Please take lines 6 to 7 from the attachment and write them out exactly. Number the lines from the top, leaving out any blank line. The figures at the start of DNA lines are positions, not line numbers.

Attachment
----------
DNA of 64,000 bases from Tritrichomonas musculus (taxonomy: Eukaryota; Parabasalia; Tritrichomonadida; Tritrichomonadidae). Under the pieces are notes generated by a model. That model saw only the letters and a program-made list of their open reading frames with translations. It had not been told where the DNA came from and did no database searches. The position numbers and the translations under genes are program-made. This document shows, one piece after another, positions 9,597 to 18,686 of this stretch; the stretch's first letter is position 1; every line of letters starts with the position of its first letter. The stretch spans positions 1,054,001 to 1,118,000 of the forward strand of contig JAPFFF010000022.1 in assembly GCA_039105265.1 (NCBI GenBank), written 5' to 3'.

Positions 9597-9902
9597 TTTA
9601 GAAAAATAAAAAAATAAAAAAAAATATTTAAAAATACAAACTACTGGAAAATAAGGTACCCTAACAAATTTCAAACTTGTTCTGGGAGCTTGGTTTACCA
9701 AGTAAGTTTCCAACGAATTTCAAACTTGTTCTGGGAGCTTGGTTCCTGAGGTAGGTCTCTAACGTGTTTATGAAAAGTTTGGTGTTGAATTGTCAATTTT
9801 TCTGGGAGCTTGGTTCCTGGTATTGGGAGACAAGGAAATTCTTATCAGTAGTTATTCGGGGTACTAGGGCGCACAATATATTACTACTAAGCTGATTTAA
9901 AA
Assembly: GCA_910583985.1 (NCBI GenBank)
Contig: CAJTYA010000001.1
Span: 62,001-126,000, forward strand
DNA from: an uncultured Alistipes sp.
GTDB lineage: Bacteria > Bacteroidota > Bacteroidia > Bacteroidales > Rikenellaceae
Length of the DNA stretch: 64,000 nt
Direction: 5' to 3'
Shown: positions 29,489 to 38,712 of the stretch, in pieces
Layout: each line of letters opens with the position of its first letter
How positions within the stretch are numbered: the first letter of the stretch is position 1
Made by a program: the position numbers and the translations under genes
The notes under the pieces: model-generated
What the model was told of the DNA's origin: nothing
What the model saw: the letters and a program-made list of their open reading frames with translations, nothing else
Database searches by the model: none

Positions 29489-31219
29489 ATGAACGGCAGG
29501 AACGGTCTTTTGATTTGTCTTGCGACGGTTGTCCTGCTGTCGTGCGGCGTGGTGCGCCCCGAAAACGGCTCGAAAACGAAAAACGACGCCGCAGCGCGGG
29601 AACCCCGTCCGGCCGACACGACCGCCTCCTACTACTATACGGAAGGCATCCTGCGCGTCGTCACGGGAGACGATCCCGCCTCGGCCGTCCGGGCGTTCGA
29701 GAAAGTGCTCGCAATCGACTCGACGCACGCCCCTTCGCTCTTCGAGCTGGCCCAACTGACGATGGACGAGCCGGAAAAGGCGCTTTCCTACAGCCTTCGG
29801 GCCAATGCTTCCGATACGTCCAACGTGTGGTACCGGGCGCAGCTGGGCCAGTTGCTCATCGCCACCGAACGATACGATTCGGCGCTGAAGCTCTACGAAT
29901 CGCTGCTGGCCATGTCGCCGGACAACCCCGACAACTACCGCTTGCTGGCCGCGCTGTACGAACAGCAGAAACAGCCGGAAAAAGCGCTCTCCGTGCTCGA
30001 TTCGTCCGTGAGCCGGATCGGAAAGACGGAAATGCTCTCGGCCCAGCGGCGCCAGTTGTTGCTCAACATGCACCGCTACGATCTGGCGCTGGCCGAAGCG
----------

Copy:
9801 TCTGGGAGCTTGGTTCCTGGTATTGGGAGACAAGGAAATTCTTATCAGTAGTTATTCGGGGTACTAGGGCGCACAATATATTACTACTAAGCTGATTTAA
9901 AA